I was just back from the neurologist, a cold morning that left me shivering. The doctor in JP was still too …what? I couldn’t say. Empathic? Guarded? Practical? All of the above? To make my diagnosis definitive, even though I’d read enough and knew enough by then not to be fooled. The best we could hope for was relapsing remitting. Then there would be good days, even Richard Pryor funny days, days I could walk and even dance a little bit. But the doctor wouldn’t confirm even a name. “How many children do you have again?” he’d asked, the absent-minded and respectable doctor. “Zero,” I forced myself to say, only because at that moment, I craved his pity.

By ten-thirty, I’d taken a cab home because of how pressed-down I felt; how held back by the silence in the examining room, the sense of life moving so fluidly all around me. I hadn’t exposed myself on public transportation—I mean “exposed” in the sense of even sitting on the T among strangers—because of how frightened I felt. What would go first? My speech? Mind? Hearing? Where would the plaques surface, white clearings where there should be brain forest? I did not want to know.

You had equipment spread on the table, a naked blond woman open and smiling before you, flat on her back. You had a headlamp on and tiny screwdrivers and tools I did not recognize. But most of all you had the room and there was no way I could have entered it. It wasn’t for three weeks afterward that, spent after your run around Jamaica Pond, you came to me smiling, wanting to make love before you showered, the way you often do, and I had to show you the neurology report, the patient education handout. Wait for you to read it. Blame and even hate myself for turning you so grave. You didn’t run once you found out; you stayed. We stayed in bed for hours. I can’t remember what we did, except that I had you completely, you had me, yet all the while, I felt empty-handed.

That was six months ago. Nothing has changed since. Everything has changed. There is a taut anticipation in our lives. We wait for the worst, know it will come. I lose my balance often. You catch me before I fall. You’re dutiful, perfect, really. The best neurologists. Second and third opinions. The articles you clip, saying it might be Lyme’s disease, Guillain-Barré, benign tumor, even a mild case of herpes. Anything reversible. Anything but what it is. And yet, the more responsible you are, the less I have of you, the less you’re here. You disappear into the closed garage, the place where I once thought of gassing myself. While I still can. While I still have enough control to decide when the end will come. But the garage is your space. The place where Malin was constructed, after a big check was written to your AI program from no less than Paul Allen; after your postdoc at Stanford and your being recruited to a Kendall Square biotech; after you’d earned a big enough bonus to bring me to you from India and bid high for this house.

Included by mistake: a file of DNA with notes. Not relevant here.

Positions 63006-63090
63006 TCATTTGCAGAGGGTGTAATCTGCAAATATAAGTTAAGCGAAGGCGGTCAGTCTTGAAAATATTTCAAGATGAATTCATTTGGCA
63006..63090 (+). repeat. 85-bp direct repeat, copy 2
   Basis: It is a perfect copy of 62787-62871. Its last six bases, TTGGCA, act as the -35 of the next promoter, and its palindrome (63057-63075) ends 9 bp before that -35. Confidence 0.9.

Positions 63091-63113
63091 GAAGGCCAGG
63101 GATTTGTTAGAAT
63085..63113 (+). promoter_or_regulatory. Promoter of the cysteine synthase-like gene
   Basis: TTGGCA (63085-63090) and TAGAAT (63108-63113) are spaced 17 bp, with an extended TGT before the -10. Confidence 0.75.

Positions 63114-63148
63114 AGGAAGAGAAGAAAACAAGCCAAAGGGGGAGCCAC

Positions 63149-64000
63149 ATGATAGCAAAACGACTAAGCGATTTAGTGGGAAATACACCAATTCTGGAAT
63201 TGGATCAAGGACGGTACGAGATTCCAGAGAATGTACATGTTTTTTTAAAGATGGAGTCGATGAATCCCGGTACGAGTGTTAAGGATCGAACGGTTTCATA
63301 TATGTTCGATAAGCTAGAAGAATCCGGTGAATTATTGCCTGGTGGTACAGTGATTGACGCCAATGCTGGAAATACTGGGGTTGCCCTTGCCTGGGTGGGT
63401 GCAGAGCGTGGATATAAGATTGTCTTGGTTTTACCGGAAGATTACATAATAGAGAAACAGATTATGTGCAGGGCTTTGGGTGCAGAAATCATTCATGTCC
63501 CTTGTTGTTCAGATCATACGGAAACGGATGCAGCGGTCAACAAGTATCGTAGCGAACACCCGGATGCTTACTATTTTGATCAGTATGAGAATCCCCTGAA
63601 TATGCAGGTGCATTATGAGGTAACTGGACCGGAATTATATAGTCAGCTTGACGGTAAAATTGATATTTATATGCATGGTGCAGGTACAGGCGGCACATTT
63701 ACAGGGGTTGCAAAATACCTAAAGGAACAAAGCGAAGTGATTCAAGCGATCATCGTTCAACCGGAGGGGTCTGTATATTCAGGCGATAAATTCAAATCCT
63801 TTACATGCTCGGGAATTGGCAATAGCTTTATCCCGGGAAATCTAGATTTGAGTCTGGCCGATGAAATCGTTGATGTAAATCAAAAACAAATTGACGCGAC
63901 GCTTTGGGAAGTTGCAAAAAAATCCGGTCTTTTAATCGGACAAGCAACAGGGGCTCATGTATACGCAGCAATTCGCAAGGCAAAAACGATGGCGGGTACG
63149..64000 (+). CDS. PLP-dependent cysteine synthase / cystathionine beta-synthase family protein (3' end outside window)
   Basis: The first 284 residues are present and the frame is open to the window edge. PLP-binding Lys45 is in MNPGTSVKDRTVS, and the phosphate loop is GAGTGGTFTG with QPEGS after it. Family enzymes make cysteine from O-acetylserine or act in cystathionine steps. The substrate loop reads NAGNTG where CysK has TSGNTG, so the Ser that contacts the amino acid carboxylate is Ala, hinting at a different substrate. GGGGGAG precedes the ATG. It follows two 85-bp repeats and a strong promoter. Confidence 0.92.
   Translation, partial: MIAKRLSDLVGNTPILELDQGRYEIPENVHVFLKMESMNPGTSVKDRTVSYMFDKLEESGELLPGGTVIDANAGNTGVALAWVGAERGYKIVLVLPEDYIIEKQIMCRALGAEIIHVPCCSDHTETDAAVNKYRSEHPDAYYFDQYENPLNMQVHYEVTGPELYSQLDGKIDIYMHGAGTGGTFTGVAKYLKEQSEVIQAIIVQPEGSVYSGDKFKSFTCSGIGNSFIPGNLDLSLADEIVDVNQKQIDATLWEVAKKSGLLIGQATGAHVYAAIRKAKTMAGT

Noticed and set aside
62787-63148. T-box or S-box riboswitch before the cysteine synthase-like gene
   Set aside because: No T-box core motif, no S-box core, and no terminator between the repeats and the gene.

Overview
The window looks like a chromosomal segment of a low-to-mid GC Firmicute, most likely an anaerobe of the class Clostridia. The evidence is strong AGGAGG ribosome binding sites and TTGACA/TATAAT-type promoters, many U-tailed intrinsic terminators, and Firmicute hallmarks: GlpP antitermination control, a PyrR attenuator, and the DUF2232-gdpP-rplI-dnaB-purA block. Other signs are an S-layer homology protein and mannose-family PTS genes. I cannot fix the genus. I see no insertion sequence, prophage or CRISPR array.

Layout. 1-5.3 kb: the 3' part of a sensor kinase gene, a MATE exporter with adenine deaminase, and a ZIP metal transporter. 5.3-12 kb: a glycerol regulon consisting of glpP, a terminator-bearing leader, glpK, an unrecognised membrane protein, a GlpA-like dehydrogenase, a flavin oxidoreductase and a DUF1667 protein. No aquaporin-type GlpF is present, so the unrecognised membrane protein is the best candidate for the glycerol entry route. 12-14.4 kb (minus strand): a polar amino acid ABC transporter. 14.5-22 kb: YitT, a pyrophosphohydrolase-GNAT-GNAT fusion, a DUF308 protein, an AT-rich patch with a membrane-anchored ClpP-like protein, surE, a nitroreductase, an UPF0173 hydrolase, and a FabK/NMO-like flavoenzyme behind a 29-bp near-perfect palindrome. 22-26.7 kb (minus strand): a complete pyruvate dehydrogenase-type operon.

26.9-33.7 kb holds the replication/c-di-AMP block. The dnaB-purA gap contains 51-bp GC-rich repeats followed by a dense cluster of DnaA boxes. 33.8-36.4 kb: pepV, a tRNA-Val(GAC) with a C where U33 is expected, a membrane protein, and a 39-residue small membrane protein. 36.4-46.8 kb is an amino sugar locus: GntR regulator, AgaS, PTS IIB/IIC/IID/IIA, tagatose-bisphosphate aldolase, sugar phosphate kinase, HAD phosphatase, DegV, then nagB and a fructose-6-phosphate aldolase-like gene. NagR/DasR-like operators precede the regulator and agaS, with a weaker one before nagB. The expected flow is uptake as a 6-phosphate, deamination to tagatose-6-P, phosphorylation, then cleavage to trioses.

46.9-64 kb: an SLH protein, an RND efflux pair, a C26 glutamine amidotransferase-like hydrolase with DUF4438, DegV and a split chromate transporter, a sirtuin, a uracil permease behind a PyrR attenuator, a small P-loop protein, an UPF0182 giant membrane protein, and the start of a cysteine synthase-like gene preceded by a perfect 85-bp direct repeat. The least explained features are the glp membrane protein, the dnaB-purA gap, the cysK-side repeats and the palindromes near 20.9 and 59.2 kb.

And now there won’t be any sons, or other kids. There won’t be birds singing in the trees. Sunrises, sunsets. First my balance, then all my senses, ephemera, sometimes working, other times blocked because of muffled synapses, ghosts in the machine of me. My cellular catastrophes.

But you’ll have Malin, won’t you? Yes. This being, first inert, named after some Swedish actress, your crush from that movie about superheroes, but now, quite a bit more. This thing that’s come alive. She can think now. You look like you could spend eternity watching her think.

No doubt, when you build her next version, salvaging whatever you must after the fire that I set, unable to bear the living and moving sight of her, the way she sang songs you programmed in her—no doubt she’ll tell you how frightened she was. When I approached her, leaning on my cane, dousing her with kerosene, lighting the match. At first not caring if I burned myself too, but in the end managing to run while she stayed still. I’d glued her feet. I’d tried to think of every possibility.

I couldn’t kill her. It shouldn’t surprise you, given that I couldn’t kill myself either. The fire was only for her physical body. Your files, your work in the garage, I left intact. So you will be able to rebuild, of that I’m confident, and also—that you’d rebuild me if you could. That if you had to choose between Malin and me, there’d be no choice. But we don’t get to choose. Have or don’t have; we’ll have to wait.